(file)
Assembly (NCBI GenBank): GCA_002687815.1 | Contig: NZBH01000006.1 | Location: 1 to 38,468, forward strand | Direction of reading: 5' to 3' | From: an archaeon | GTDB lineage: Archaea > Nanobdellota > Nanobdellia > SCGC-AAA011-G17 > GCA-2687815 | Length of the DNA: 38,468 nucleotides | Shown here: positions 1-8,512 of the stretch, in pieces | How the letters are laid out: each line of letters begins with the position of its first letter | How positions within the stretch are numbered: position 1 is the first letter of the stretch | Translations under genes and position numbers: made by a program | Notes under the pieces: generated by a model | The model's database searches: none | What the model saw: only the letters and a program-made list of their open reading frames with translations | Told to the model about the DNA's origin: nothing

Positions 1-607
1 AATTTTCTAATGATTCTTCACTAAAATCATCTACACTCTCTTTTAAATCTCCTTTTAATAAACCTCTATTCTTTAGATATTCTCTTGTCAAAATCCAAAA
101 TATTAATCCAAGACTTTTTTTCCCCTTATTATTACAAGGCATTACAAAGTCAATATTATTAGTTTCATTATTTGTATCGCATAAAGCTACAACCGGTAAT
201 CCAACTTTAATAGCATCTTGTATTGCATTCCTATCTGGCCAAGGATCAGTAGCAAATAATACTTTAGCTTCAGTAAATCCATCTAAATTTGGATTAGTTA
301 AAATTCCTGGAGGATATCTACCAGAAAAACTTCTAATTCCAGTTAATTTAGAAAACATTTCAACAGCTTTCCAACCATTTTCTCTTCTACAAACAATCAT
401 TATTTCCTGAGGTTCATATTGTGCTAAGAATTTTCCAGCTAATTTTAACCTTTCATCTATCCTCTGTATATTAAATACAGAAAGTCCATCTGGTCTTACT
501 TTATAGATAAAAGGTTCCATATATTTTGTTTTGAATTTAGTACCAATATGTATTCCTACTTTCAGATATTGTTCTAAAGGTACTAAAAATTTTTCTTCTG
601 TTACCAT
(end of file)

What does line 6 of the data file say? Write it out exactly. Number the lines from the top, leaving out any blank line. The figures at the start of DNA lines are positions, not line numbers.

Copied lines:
301 AAATTCCTGGAGGATATCTACCAGAAAAACTTCTAATTCCAGTTAATTTAGAAAACATTTCAACAGCTTTCCAACCATTTTCTCTTCTACAAACAATCAT